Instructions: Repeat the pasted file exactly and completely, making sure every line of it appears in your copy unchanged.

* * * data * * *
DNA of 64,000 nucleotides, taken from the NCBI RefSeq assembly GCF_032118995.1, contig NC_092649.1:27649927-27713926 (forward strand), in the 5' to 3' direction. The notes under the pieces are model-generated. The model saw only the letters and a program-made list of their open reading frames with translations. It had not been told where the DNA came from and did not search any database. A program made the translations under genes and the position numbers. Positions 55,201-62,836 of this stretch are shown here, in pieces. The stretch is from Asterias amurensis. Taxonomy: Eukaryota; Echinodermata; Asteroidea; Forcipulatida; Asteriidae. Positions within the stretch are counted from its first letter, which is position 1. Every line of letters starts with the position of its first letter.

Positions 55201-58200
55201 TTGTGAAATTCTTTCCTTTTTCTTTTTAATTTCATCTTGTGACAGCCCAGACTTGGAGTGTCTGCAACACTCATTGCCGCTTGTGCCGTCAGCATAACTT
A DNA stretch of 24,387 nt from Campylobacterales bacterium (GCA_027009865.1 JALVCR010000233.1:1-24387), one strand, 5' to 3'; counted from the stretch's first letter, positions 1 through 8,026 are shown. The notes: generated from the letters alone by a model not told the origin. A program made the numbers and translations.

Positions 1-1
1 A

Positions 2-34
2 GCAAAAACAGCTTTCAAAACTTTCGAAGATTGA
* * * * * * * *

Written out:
DNA of 64,000 nucleotides, taken from the NCBI RefSeq assembly GCF_032118995.1, contig NC_092649.1:27649927-27713926 (forward strand), in the 5' to 3' direction. The notes under the pieces are model-generated. The model saw only the letters and a program-made list of their open reading frames with translations. It had not been told where the DNA came from and did not search any database. A program made the translations under genes and the position numbers. Positions 55,201-62,836 of this stretch are shown here, in pieces. The stretch is from Asterias amurensis. Taxonomy: Eukaryota; Echinodermata; Asteroidea; Forcipulatida; Asteriidae. Positions within the stretch are counted from its first letter, which is position 1. Every line of letters starts with the position of its first letter.

Positions 55201-58200
55201 TTGTGAAATTCTTTCCTTTTTCTTTTTAATTTCATCTTGTGACAGCCCAGACTTGGAGTGTCTGCAACACTCATTGCCGCTTGTGCCGTCAGCATAACTT
A DNA stretch of 24,387 nt from Campylobacterales bacterium (GCA_027009865.1 JALVCR010000233.1:1-24387), one strand, 5' to 3'; counted from the stretch's first letter, positions 1 through 8,026 are shown. The notes: generated from the letters alone by a model not told the origin. A program made the numbers and translations.

Positions 1-1
1 A

Positions 2-34
2 GCAAAAACAGCTTTCAAAACTTTCGAAGATTGA